Friday, October 3, 2008

Sim Sala Bim

Magician Steve Spill, of Magicopolis fame, shared with us how his copy of Magic Words: A Dictionary arrived at exactly the right moment, against astronomical odds:
Thank you so much for your scholarly work. I am pleased to tell you that your book, Magic Words, was put to good use the moment it arrived here at Magicopolis.

My friend Bob just finished a book I loaned him, Trouping with Dante by Marion Trikosko, and phoned to let me know he enjoyed it. He asked if I could tell him a little about the words Sim Sala Bim. Bob asked what the words mean, wanted to know their origin, and so on. I said that I thought they were made up by Dante but was not sure.

While telling him I would try and find out more, the mailman arrived with a package that I opened as we were talking. In it was a book, a most extraordinary book, Magic Words by Craig Conley.

“Bob,” I said into the phone, “Sim Sala Bim is the Swedish equivalent of abracadabra, and is known in other Scandinavian cultures as well…”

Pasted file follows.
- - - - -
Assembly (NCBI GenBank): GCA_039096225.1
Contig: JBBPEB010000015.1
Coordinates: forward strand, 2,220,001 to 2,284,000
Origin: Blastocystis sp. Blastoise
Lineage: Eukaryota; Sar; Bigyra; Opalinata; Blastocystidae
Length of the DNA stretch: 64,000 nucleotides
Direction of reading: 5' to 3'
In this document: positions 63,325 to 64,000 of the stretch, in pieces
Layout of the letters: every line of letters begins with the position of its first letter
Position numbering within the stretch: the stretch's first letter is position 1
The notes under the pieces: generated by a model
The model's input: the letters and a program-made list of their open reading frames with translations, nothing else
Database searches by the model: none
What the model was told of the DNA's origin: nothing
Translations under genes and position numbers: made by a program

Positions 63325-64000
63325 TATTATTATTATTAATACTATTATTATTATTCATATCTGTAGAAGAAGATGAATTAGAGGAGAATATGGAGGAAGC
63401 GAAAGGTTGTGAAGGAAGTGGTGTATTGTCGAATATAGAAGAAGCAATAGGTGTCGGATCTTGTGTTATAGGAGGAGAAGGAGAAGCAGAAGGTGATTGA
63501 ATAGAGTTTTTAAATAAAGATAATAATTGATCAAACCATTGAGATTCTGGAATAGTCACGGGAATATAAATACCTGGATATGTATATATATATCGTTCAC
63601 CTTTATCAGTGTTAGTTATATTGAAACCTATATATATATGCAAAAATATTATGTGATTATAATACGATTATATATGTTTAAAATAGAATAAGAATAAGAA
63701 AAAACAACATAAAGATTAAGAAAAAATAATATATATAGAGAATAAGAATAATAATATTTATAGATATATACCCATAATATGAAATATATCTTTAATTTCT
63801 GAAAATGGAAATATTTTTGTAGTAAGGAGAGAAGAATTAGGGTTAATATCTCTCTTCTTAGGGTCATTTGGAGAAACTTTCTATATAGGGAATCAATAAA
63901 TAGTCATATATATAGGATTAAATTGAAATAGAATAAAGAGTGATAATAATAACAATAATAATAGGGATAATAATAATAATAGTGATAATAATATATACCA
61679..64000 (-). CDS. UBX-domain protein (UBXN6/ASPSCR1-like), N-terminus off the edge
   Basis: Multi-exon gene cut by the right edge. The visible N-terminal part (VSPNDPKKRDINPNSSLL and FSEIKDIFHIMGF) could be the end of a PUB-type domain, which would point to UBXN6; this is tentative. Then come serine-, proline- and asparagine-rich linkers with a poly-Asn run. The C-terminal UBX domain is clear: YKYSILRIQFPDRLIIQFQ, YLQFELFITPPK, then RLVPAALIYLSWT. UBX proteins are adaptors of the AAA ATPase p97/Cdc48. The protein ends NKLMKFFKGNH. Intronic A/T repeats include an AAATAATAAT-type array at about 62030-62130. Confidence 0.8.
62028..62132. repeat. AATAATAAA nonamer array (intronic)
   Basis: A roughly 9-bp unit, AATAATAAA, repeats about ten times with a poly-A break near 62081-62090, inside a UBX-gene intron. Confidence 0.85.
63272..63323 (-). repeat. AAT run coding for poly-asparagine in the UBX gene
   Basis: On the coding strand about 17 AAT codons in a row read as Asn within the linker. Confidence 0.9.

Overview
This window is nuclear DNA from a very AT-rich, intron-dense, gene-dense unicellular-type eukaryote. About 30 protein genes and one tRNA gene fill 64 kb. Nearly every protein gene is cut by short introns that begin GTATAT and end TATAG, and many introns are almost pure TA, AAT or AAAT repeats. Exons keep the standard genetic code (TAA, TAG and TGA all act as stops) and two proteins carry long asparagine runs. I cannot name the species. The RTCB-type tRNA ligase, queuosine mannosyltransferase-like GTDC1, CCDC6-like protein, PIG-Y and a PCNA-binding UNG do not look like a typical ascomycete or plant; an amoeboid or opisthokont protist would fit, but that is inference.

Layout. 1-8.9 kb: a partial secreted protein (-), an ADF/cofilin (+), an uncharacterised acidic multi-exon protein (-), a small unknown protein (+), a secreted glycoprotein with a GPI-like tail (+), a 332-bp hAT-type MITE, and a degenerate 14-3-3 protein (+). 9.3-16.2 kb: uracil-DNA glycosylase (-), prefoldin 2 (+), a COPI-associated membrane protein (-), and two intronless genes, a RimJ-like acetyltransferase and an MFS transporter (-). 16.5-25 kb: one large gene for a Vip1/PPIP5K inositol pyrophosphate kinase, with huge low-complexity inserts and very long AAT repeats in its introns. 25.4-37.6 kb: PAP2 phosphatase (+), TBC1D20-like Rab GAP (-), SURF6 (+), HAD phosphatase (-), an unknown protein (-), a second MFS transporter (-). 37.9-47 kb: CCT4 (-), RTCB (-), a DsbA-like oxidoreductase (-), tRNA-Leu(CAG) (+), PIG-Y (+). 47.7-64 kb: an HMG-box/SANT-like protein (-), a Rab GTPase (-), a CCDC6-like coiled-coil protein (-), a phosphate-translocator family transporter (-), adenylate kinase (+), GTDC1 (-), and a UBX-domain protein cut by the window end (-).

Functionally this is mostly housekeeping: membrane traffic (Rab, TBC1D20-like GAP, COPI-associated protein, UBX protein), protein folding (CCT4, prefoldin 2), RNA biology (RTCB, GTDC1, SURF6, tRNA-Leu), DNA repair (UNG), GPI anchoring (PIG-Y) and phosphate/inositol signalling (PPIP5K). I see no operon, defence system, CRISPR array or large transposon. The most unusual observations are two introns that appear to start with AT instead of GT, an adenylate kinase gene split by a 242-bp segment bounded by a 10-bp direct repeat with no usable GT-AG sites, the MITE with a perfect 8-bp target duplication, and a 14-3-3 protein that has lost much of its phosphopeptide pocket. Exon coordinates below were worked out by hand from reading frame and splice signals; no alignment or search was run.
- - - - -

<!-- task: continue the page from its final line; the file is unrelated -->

I then continued to give him information about the history of the words, how Whit Hadyn said they were nonsense syllables from a Danish nursery rhyme, and that Orson Welles used Sim Sala Bim as magic words in the 1967 film Casino Royale. I went on until Bob stopped me.

“Hey, Steve, where are you getting all this information?”

“From this dictionary of magic words,” I said calmly. “It just arrived in the mail.”

I couldn’t hold back any longer, and told him what had just happened. Bob thought I was kidding him. What a fantastic, unbelievable, mind-boggling coincidence we had just shared. What are the odds that I would get this obscure information in the mail at just the moment Bob asked for it? A quintillion to one would be my guess.

Thank you Craig for the surprise and wonder,

Steve Spill

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